When Is A Business Not A Business?

Business By RheaCakeQueen Updated 25 Apr 2010 , 1:58am by Rose_N_Crantz

RheaCakeQueen Posted 13 Apr 2010 , 5:30pm
post #1 of 19

Okay, so I live in a state that does not license home kitchens, and right now I am not really interested in starting a cake business, but I love making and decorating cakes. Right now I am getting lots of requests from friends and family and friends of friends to make cakes for them... which I am gladly doing and am pretty much charging just for the materials. I would like to charge more than that because it is time consuming and time away from my family, but I love doing it...

... so my question is when does it become a business and a no-no. I am not advertising, I have no set prices, I am not soliciting business from anyone directly other than mentioning that I love decorating cakes in conversation =o)

Cheers!
Rhea

18 replies
WendyB Posted 13 Apr 2010 , 5:37pm
post #2 of 19

Being paid (taking money or something of value) for a good or a service is a business. Even if the money is not much it is still "doing business".

Rosa2745 Posted 13 Apr 2010 , 5:41pm
post #3 of 19

Unfortunately ANYTIME you accept money for something it is considered a business transaction even if it is just for supplies. Maybe you can supply your friends and family with a list of items you need and have them do the shopping for you.

leah_s Posted 13 Apr 2010 , 5:50pm
post #4 of 19

Sorry, Rhea, you're already doing business.

brincess_b Posted 13 Apr 2010 , 6:02pm
post #5 of 19

what we think is irrelevant
the tax man would see it as you making money he should have a cut of, therefor to them you are a business.
the health dept would see it as you needing to follow laws and regulations, therefor, you are a business.
the insurance companies and lawyers would see you as needing cover for selling a product, therefor, business.
it does suck!
xx

cakesbycathy Posted 13 Apr 2010 , 11:14pm
post #6 of 19

Unless you are giving away all of those cakes for free, then you are already a business. If you have accepted any form of payment (cash, check, ingredients, gift card to your favorite store, etc) then you have completed a business transaction. If you are doing this on a regular basis (which it sounds like you are) then you are, in fact, a business regardless of whether you advertise or not.

If you want to continue, then you really need to see what it would take to become legal in your state. All it takes is for one "friend of a friend" to tell someone who happens to work in the health department "Hey, I got this great cake from so and so." Not someone you want to be referred to.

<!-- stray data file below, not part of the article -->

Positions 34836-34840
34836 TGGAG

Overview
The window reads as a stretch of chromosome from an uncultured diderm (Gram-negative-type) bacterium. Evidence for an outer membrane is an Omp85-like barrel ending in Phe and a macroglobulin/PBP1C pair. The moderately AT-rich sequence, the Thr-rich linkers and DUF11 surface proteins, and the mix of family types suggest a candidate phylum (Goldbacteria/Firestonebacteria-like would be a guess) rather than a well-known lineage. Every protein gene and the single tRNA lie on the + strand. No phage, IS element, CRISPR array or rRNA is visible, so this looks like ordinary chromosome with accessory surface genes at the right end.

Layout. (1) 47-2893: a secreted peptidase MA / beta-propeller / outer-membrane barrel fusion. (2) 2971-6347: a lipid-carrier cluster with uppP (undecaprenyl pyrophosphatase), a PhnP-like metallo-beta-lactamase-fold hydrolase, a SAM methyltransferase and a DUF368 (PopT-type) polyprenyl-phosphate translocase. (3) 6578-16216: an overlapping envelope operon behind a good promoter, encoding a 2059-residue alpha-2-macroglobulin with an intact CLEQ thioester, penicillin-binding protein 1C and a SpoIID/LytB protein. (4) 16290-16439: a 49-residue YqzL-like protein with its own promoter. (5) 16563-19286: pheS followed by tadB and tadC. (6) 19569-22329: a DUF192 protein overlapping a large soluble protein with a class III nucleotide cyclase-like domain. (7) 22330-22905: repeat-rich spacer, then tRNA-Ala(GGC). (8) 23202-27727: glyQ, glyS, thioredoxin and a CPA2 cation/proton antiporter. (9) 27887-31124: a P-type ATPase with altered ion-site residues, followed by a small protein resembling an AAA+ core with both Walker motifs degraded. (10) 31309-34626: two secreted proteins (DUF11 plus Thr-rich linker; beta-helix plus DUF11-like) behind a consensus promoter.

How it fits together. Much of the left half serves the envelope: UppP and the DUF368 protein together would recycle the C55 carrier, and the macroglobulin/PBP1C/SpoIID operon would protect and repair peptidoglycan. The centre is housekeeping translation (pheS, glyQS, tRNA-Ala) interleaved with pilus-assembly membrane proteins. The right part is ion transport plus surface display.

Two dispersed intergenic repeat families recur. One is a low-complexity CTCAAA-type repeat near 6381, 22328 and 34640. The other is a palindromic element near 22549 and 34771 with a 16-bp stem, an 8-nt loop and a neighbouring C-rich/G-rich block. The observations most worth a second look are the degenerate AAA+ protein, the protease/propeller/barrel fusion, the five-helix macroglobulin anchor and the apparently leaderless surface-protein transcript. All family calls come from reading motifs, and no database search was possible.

dalis4joe Posted 14 Apr 2010 , 12:11am
post #7 of 19

no matter what you call it.... even if they are just giving u the $ for igredients... it's a usiness transaction....

but if your cakes are causing all these people to want u to do their cakes... maybe u should go ahead and make a career out of it...

Good Luck!

tarheelgirl Posted 14 Apr 2010 , 12:16am
post #8 of 19

You are definitely a business! Money is exchanging hands for a product you are dishing out!

RheaCakeQueen Posted 24 Apr 2010 , 4:29pm
post #9 of 19

Thank you for all your answers, but one thing that no one seems to be taking into consideration is that under a long-standing IRS rule, you're considered a "business" if you made a profit in three of the past five years, including the current year. So as long as I am not making a profit (which in itself is the total cost of making a cake minus the amount I am paid) then the IRS would not consider me a business.

I actually am a small business in a completely different industry and this will be the last year I am filing as a business because after subtracting all the things I can write off, I am no longer making a profit in the eyes of the IRS and therefore am no longer considered a business... yet I am still working and earning, according to the IRS, a pittance =o)

The difference I was wondering about is because cakes are food and what I do is not... just because money changed hands does not mean it was a business... a profit has to be made and it needs to be over a certain amount for the year at that (which I believe is $400).

The difference between a business profit and a hobby profit is definitely a fine and fuzzy line, but people have sued the government regarding the difference and won, so there is a distinction that I think is being lost here.

leily Posted 24 Apr 2010 , 4:35pm
post #10 of 19

when it comes to food, it's not just about the IRS. The Health Department (or Dept or Ag depending on what state your in) doesn't care if you're making money or not, you are providing food in an unlicensed location and receiving compensation for it (whether it be monetary, ingredients, gifts like mentioned above)

SpecialtyCakesbyKelli Posted 24 Apr 2010 , 5:01pm
post #11 of 19
Quote:
Originally Posted by RheaCakeQueen

Thank you for all your answers, but one thing that no one seems to be taking into consideration is that under a long-standing IRS rule, you're considered a "business" if you made a profit in three of the past five years, including the current year. So as long as I am not making a profit (which in itself is the total cost of making a cake minus the amount I am paid) then the IRS would not consider me a business.

I actually am a small business in a completely different industry and this will be the last year I am filing as a business because after subtracting all the things I can write off, I am no longer making a profit in the eyes of the IRS and therefore am no longer considered a business... yet I am still working and earning, according to the IRS, a pittance =o)

The difference I was wondering about is because cakes are food and what I do is not... just because money changed hands does not mean it was a business... a profit has to be made and it needs to be over a certain amount for the year at that (which I believe is $400).

The difference between a business profit and a hobby profit is definitely a fine and fuzzy line, but people have sued the government regarding the difference and won, so there is a distinction that I think is being lost here.



You are correct in the "non food" aspect of it. Example, my husband and son raced RC cars... they would sell old cars to buy new ones. Even though money is being exchanged, there is no profit being made.